My friends, there is work to be done. Judaism is a tradition that advocates for moderation in all of our character traits. The time is now to reflect upon our own behavior (which I say that quite literally, as we enter the month of Elul and begin our period of introspection leading into the High Holy Days) and find ways to reduce our own consumption of all animal products. We do not need a sliver of the population to be “perfect” in this regard – we must all awaken to the sound of the shofar, recognize what is on our plates, and make a change.
Some humble suggestions: Perhaps find a few days where you and your family only eat vegan. The internet is your friend – don’t rely on alternative ingredients for your everyday staples, but try entirely new recipes that you’d never make otherwise. Maybe you’re feeling even more ambitious! A popular option by many in the observant community is the MOOSHY movement (Meat Only On Shabbat, Happy occasions, and Yom tov), with a plant-based diet on all other days. With that said, there exists no halakhic obligation to eat these foods at any time! Don’t forget, the Torah never expresses consuming meat as a positive mitzvah (indicated by “shall” language) – it is only (reluctantly) permitted (indicated by “may” language).6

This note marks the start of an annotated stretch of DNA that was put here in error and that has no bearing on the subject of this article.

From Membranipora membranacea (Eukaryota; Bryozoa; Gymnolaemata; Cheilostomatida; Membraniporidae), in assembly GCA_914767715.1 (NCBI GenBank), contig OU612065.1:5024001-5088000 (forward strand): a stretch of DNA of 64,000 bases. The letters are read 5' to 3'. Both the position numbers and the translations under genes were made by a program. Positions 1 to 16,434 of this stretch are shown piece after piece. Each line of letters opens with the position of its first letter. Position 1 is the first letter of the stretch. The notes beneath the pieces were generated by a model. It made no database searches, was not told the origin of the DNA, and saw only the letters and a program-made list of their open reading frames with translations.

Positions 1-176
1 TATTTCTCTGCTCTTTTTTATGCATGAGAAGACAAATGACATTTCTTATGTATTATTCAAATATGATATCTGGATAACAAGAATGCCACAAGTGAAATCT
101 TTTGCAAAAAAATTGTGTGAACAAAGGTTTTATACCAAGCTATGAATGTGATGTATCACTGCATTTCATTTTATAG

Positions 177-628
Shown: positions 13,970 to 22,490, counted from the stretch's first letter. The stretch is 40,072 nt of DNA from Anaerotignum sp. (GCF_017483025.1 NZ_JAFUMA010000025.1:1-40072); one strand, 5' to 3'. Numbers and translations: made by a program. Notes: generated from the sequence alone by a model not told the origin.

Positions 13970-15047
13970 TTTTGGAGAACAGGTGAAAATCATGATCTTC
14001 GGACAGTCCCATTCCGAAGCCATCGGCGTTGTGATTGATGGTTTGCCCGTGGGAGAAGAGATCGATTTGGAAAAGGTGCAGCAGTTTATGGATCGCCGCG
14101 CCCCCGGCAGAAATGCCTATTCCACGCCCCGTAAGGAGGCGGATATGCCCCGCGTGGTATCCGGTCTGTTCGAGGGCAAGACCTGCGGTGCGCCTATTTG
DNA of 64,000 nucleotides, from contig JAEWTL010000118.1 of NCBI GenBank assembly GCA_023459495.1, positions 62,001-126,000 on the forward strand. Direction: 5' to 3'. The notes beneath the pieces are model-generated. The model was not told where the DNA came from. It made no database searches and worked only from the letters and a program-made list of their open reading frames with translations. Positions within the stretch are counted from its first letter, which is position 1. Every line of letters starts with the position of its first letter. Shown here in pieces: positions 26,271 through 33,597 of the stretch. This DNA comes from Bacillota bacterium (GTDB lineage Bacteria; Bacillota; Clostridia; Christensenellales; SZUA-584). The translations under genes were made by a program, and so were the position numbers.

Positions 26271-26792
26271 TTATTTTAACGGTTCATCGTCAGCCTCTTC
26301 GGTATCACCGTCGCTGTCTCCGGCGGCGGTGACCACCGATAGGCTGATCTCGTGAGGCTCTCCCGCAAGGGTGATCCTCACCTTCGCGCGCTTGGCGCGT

If your diet consists almost entirely of meat, dairy, eggs, and fish, worry not – you are not a glutton, but a byproduct of a gluttonous society where corrupt politicians accept bribes from massive corporations to ensure that young children are taught in their schools the importance of regular animal consumption. It is certainly not my place to judge, as I only recently awoke from the illusion. Perfection is not what we need in our time – but big steps must be taken by all, and the time is now.